Creative Nonfiction is tricky to define since it is based around what it is not: i.e. not fiction. Still, one definition is that creative nonfiction uses imaginative elements to write about real events.
Essay originates from the Latin word exxagium (through the French word essai) and means “a weighing” or “to examine” or “to try.” An essay, therefore, is an examination or the trying on of an idea or event.
Fact, in Medieval Latin, meant something that was literally a “thing done.” By the 1600s, a fact was understood to be “a thing that is known or proven to be true.”
Forgetting Curve highlights the speed at which memories break down. Research shows that humans lose over half of their memories in under a week unless they actively review the experience. This loss of memory, the forgetting curve, occurs because the brain cannot hold onto all of its memories.
Malleable Memories is a term that reminds us that all memories are, at their core, inventions and re-creations. Memories are pliable; easily distorted.
Memoir traces itself back to the Latin word memoria, which means, simply, “memory.” Memoir is a sharing of the writer’s memories or the construction of one’s story from one’s memory.
Myths are stories that a culture believes to be true (and may be true) while the outside world believes a culture’s myths to be untrue or distorted.
Myths, Personal, are stories that a writer accepts as truth and fact but are actually falsified by malleable memories and the distortion of our phenomenal truths.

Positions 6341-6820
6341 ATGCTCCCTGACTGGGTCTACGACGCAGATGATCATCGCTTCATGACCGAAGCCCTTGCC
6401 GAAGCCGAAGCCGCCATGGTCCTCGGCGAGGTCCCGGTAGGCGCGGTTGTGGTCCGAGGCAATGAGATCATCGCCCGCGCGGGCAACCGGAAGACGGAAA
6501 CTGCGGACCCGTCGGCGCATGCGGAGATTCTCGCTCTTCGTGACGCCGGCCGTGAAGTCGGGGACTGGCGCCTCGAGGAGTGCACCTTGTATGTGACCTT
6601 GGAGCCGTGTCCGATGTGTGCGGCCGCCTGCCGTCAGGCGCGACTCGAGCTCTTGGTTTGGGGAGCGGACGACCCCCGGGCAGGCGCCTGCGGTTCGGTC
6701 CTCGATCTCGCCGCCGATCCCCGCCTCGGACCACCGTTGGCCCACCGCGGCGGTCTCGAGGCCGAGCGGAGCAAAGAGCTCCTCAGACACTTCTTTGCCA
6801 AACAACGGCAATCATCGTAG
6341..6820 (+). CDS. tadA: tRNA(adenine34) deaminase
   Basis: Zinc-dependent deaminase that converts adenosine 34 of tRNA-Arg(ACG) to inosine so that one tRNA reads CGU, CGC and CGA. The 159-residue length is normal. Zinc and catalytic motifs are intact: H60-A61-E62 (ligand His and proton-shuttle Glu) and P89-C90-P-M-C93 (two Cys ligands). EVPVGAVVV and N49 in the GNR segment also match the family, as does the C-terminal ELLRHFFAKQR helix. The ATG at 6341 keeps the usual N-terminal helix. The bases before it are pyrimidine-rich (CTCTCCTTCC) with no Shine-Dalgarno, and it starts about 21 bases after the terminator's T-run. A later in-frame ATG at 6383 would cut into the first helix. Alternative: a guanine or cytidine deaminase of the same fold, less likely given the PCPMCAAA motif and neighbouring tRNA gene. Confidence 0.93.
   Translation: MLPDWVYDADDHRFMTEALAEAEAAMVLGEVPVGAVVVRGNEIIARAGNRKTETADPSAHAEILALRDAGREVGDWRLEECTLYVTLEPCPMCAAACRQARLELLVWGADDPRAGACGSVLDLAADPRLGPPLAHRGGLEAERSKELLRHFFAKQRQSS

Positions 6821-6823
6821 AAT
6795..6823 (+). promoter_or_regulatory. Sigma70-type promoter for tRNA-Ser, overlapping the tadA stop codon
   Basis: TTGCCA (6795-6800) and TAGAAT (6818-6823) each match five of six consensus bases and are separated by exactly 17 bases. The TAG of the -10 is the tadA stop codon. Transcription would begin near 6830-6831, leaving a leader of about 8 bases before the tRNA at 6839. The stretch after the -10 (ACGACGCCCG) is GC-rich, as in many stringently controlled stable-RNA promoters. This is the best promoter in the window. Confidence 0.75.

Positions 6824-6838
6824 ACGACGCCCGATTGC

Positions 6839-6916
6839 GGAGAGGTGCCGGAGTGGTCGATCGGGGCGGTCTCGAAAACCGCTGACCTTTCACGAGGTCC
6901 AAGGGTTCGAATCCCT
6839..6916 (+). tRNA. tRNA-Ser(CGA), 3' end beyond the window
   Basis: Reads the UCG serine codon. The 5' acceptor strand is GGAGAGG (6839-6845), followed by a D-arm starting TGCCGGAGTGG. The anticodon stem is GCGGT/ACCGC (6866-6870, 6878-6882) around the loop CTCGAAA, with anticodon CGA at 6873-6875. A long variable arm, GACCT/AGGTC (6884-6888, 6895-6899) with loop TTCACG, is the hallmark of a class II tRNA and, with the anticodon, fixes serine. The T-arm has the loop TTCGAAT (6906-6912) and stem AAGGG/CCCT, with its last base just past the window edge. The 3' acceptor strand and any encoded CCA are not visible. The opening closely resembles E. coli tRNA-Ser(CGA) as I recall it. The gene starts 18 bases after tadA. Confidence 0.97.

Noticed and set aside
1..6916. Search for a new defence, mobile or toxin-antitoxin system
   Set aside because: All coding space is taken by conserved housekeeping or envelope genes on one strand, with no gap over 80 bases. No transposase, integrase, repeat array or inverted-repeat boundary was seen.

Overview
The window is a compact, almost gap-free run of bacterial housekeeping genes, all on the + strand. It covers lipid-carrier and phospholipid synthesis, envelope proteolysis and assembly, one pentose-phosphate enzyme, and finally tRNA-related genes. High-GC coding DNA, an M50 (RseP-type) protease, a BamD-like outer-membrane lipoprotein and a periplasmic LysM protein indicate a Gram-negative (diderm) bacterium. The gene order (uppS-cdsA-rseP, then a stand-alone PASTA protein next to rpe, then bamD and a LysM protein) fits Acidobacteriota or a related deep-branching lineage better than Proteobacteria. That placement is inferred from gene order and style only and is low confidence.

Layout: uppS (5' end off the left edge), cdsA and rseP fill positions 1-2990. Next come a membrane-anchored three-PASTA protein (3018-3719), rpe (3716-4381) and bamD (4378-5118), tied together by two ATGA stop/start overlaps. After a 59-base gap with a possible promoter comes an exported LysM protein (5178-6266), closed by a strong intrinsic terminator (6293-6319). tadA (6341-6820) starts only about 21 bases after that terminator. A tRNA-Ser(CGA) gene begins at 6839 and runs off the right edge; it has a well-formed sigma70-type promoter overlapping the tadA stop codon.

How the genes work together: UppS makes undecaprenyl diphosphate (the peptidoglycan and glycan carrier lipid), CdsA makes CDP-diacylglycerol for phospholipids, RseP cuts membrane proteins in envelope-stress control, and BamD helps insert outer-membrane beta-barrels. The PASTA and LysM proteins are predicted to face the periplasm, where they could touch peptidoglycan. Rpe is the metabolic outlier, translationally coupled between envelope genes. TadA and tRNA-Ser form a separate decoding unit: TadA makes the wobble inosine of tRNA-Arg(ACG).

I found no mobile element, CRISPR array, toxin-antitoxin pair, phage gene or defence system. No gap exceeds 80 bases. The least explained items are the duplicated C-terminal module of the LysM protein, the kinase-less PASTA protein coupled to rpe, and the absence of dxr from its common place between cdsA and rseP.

Noumenal, The, originates from the term “Ding an sich,” which can be translated as “thing-in-itself.” The noumenal is the actual world or the factual world.
Phenomenal, The, is the world of appearances and interpretation, the world filtered through a human’s senses. Broken down into mathematical terms, noumenal truth + our senses = an individual’s phenomenal truths.
Truth comes from the West Saxon word triewe and means “faithful" or having the “quality of being true.” True, meanwhile, traces itself back to Proto-Germanic. Since the 1200s, true has meant “consistent with fact” and since the 1300s has meant “real, genuine, not counterfeit.”
Truth, Aesthetic, deals with the ways a specific writer—or related group of writers—approach their material artistically. Aesthetic truths are cultivated through the forms or style a writer uses to uncover their knot of meaning, and often contributes to the knot of meaning.
Truth, Emotional, is how someone feels about or interprets an experience and/or how an experience feels in the moment.